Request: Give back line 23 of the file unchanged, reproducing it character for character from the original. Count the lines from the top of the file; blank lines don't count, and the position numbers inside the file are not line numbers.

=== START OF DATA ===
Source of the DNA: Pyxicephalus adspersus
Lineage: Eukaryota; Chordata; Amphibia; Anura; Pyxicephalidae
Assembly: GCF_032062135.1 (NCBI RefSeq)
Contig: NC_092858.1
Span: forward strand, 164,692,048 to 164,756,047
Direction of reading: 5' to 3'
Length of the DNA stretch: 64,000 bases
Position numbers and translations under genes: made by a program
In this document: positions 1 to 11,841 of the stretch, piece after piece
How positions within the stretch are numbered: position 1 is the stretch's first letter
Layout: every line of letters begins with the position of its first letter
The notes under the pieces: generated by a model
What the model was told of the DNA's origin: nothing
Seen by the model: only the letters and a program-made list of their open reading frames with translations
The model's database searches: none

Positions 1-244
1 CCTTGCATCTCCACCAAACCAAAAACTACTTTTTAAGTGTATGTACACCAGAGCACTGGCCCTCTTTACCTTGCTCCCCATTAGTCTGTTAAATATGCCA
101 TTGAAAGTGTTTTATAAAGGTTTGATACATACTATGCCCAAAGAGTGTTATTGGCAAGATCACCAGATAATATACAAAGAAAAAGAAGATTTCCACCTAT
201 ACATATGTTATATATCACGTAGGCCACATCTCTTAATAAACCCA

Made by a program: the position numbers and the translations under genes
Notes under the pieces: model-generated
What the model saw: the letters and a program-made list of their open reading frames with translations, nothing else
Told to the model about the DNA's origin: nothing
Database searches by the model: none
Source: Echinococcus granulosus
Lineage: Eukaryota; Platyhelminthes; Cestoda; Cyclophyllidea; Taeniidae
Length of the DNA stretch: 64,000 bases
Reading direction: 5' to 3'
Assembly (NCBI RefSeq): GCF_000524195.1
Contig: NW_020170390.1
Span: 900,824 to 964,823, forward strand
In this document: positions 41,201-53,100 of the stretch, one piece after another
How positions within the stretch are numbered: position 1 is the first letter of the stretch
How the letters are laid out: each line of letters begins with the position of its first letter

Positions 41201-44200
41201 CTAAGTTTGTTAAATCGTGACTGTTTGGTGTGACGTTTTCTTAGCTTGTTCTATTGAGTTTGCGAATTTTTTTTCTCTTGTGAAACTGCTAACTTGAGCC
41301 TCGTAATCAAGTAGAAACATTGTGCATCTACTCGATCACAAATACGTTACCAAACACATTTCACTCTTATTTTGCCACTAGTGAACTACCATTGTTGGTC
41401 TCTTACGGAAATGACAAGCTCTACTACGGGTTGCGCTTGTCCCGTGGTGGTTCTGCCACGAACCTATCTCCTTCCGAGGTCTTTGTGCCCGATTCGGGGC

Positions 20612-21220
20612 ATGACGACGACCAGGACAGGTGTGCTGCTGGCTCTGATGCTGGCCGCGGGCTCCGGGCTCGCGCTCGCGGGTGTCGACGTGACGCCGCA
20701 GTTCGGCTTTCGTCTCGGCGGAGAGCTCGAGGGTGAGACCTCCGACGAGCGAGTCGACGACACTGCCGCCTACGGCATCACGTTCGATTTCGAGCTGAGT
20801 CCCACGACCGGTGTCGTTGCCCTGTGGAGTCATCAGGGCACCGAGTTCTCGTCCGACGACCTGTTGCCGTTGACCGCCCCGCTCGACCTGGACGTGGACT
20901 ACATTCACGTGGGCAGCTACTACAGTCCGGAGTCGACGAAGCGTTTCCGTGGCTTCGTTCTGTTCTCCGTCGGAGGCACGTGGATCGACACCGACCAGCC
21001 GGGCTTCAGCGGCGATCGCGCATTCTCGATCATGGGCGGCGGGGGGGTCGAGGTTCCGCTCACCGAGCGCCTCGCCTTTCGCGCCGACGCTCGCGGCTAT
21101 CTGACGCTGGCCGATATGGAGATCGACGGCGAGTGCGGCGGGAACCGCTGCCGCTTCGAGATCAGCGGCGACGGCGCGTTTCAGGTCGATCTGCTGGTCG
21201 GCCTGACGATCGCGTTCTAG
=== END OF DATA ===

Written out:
Told to the model about the DNA's origin: nothing